Friday, August 3, 2012

Gig: The Beets

The Beets (Brilliant Colors / Planet Creature)

The Shop under Parts + Labour. Tuesday, June 14, 2011.

In the nearly six months since I'd headed downstairs at Parts & Labour, the room had a few tweaks that moved it towards its "finished" state. Most notable was the railing running down the middle of the room running parallel to the bar, giving a bit more drink-setting space. Or, in this case, a spot to put the pizzas that promoter Mark Pesci1 was carrying down to feed the bands. Some dangling white LED xmas lights were illuminating the stage area, which was quiet as the early patrons filtered in. I was reminded, once again, that shows at The Shop just don't start early, even on a Tuesday night.2

But in the meantime, there were some familiar faces to say hello to, including local openers Planet Creature. It was especially interesting to see them at this show, to try and put some thought toward a conundrum that frequently nudges its way into my consciousness: how does one rank bands that are local and that we're familiar with and have a continuing context for against ones from afar, where our expectations are conditioned by recordings and buzz and other third-hand references? Moreso, how does one evaluate musicians who are peers and acquaintances against strangers? I'm never sure which "critical discount" is bigger: the desire to, basically, be nice to people you know you're going to see around town and at other shows, or showing deference to the hype around bands that come from a cool city, or are on a cool label, etc. I would never pretend to be a particularly objective observer, of course, but by night's end this was crossing my mind as I was struggling to see if it was merely my biases that made it seem like the openers were kicking everyone else's ass.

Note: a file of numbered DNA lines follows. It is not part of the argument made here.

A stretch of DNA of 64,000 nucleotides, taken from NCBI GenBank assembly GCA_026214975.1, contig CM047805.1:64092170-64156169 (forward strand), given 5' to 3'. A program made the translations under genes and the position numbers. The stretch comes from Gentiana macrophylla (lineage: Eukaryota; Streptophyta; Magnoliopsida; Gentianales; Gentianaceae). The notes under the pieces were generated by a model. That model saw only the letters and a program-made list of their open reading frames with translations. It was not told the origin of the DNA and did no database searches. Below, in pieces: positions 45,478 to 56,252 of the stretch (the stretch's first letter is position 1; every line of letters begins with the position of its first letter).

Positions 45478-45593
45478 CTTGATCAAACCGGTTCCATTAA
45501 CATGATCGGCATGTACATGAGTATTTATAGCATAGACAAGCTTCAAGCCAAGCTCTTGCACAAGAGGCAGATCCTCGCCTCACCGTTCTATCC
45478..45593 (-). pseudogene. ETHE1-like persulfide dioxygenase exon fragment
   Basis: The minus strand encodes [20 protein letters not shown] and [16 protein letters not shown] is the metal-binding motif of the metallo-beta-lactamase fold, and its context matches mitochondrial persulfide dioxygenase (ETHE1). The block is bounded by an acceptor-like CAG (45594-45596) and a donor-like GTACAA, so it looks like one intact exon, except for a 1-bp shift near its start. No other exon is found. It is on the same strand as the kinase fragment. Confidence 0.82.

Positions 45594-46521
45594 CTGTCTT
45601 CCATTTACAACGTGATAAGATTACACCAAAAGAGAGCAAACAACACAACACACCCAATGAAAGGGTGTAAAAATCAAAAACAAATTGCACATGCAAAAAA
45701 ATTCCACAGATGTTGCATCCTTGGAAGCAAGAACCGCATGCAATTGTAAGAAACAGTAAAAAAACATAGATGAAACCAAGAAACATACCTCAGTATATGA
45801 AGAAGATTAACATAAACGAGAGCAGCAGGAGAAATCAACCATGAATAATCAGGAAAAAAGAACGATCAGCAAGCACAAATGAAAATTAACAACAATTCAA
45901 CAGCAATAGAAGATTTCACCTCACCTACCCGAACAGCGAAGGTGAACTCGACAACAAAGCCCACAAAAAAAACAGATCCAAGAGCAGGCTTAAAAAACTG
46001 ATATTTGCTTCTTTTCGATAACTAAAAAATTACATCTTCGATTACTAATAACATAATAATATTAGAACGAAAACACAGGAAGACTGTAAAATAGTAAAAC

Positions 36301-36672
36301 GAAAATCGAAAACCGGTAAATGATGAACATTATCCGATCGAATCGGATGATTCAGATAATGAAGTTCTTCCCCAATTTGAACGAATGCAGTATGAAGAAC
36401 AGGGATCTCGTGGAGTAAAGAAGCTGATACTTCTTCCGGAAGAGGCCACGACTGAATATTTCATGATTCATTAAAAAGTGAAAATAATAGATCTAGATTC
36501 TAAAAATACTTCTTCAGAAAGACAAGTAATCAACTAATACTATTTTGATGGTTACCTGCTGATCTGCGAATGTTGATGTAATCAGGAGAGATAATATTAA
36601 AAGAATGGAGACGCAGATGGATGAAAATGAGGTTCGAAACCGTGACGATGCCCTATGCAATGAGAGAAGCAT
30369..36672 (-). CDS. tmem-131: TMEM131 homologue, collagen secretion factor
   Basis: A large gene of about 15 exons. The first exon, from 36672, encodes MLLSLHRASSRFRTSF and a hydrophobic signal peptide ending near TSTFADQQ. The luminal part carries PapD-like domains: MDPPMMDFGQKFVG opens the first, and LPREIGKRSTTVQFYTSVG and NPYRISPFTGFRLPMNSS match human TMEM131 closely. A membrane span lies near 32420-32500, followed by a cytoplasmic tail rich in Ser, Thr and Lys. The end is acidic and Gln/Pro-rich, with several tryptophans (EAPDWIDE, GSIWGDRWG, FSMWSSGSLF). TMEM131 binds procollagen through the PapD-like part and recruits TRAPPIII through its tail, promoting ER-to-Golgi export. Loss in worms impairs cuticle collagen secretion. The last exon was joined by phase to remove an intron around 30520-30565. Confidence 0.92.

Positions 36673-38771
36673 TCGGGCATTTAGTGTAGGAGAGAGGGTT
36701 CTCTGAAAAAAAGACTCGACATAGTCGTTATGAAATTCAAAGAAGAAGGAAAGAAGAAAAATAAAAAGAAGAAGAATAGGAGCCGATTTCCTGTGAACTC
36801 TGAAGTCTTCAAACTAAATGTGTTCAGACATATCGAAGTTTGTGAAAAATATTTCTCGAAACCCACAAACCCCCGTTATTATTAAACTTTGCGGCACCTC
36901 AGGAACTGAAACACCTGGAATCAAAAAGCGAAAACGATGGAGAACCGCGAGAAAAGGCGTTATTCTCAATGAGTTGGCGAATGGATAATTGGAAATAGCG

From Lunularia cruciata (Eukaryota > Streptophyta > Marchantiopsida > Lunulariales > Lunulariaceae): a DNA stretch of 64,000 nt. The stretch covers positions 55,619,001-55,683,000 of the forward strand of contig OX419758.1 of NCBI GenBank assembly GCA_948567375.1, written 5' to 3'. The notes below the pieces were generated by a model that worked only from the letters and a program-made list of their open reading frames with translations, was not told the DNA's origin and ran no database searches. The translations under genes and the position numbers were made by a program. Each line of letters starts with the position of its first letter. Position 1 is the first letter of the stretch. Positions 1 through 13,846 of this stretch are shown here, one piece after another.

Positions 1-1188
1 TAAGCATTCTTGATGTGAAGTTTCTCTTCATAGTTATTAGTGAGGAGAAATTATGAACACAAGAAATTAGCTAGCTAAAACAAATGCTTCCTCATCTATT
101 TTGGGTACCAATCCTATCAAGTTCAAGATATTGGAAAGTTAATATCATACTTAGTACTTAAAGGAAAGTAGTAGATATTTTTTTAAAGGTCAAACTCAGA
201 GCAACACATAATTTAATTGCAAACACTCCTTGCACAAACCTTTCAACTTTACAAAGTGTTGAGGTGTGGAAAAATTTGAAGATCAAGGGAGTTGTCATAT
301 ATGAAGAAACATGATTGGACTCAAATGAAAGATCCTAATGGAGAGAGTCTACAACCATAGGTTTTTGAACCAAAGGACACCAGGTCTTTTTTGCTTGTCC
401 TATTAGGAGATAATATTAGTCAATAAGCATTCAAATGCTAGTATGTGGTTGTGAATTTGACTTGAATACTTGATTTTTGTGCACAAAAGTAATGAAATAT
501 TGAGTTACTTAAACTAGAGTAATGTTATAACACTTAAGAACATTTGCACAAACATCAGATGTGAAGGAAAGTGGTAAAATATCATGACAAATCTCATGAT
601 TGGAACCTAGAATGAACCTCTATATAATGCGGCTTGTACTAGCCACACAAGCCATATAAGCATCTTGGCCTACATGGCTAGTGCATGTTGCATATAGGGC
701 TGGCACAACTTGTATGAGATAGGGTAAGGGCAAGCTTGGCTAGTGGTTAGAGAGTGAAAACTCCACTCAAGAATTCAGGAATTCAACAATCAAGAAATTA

Planet Creature were just back from recording the tracks that would become the fabulous You're On Planet Creature album, and they were at that point where they had the material down cold. There could have been no monitors, the members could have been blindfolded — one just got the impression they'd have knocked it out of the park regardless, seeing how they were playing the material with such effortless confidence, including songs like "Valentine", which hadn't been in their setlists as much.

And with that confidence, the band was positively charging through the material — I'm pretty sure this was the fastest I've ever seen 'em play. But even at that, there was nary a missed note, even on older stuff, like a rampaging drive through "Das Pirates". The only downside is that there wasn't a great vocal presence in the room, and the harmonies weren't felt as strongly as they should have been. But all told, this set showed Planet Creature's garage-pop tunes at maximum punkrock velocity, and it looked very good on 'em. After this — and this is a band that I've seen no few times — this was the standard to measure their set against.